Keep up-to-date on your favourite artists and movies, track gig and release dates, and join in the conversation.
Want more? Listen to our discussion of 'The Truth' on SWITCHCast
Joel interviews the MIFF team to find out what's in this year's program announcement! Click to listen to our special SWITCHCast ep now.x
review, The Truth, The, Truth, film, movie, latest movies, new movie, movie ratings, current movie reviews, latest films, recent movies, current movies, movie critics, new movie reviews, latest movie reviews, latest movies out, the latest movies, review film, latest cinema releases, Australian reviews, cinema, cinema reviews, Catherine Deneuve, Ethan Hawke, Juliette Binoche, Ludivine Sagnier, Roger Van Hool, Hirokazu Kore-Eda, Drama film rating




By Ashley Teresa
5th December 2019

Over the last decade, Asian cinema has begun to bleed, more than ever, into the consciousness of mainstream Western audiences, and for good reason. Hirokazu Kore-eda's Palme d'Or-winning 'Shoplifters' has been one of such films to receive widespread and much-deserved acclaim. Its delicate and deferential exploration of the family unit also managed to dissect poverty in Japan in a way that left more people than ever excited to see what Kore-eda would do next. With his follow-up, 'The Truth', Kore-eda appears to be setting his sights high; not only is it his first non-Japanese film, but he has been developing the story since 2003 and bagged a stellar lead cast of Catherine Deneuve ('Belle de Jour'), Juliette Binoche ('High Life') and Ethan Hawke ('First Reformed'). Everything was in place for 'The Truth' to be another slam dunk for Kore-eda.

If one was to describe 'Shoplifters' as a beautifully-crafted painting, then 'The Truth' would be the stick figure doodles of a bored highschool student.

To Kore-eda's credit, 'The Truth' actually starts off quite strongly; we are first introduced to Fabienne (Deneuve), a French film icon whose long-spanning career mirrors Deneuve's, giving an interview about her newly-released memoirs and upcoming film. It would be easy to phone this type of scene in by having the interviewer spew exposition under the guise of contextualising his questions, but Fabienne hijacks the interview, explaining with boredom that she has already answered these questions for other publications. It's a fantastic introduction to a character so accustomed to having the world at her feet, and she is used to spinning things her way. This spinning of the past and Fabienne's own truth in her memoirs bring her daughter Lumir (Binoche), her husband Hank (Hawke) and their daughter Charlotte (Clémentine Grenier) from New York to Paris. It seems that Lumir holds a radically different recollection of her mother's life and career, even annotating a copy of her mother's book with omissions and exaggerations she has made, in particular about their relationship.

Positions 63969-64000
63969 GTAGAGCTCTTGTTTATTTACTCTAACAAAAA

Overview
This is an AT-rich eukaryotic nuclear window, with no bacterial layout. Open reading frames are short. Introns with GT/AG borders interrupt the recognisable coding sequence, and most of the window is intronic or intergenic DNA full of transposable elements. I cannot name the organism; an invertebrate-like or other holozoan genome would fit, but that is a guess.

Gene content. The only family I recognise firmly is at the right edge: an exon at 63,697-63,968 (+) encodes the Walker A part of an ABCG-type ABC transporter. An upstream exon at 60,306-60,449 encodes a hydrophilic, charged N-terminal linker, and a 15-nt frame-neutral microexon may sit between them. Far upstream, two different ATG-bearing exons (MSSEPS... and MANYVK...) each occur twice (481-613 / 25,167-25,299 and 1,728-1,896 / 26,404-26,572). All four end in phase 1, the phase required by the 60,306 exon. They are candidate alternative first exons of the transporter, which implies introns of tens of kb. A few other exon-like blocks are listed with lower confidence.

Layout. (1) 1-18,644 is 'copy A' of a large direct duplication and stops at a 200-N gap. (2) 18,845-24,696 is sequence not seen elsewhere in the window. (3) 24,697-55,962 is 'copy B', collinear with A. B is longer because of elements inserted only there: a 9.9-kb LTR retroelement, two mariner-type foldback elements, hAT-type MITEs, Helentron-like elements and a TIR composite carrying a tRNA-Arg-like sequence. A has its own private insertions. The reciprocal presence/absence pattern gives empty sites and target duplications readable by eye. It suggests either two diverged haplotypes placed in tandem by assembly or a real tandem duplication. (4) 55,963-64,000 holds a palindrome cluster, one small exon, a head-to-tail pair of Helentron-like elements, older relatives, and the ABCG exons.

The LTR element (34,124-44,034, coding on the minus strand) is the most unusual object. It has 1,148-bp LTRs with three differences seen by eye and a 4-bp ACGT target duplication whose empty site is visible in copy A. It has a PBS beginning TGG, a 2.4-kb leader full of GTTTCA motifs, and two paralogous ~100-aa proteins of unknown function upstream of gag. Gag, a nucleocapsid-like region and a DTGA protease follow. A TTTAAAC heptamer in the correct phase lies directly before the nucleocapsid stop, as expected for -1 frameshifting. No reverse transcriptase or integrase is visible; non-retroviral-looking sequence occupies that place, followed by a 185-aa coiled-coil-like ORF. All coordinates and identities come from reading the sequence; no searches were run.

While it's obvious from the outset that this is Fabienne's story (Deneuve gives the best performance by default here, simply because she has the most to work with), it's fascinating that 'The Truth' never feels entirely sympathetic to her yet spends most of its run time revolving around her life. It could be argued that the Fabienne's upcoming sci-fi film (which looks god-awful, mind you) is an exploration of her career; Fabienne plays the elderly daughter of a woman who never grows old, fleeing the set when made to wear a grey wig for a scene. It's obvious that Fabienne's disruptive behaviour on set is a silent protest against an industry she silently fears is ready to toss her out in her old age, but it's just so on-the-nose that I didn't even bat an eyelid when she was constantly cutting takes, wanting her scenes to be perfect. This is a woman so used to playing make-believe that she's adopted that mindset for her own real life. We've seen this before.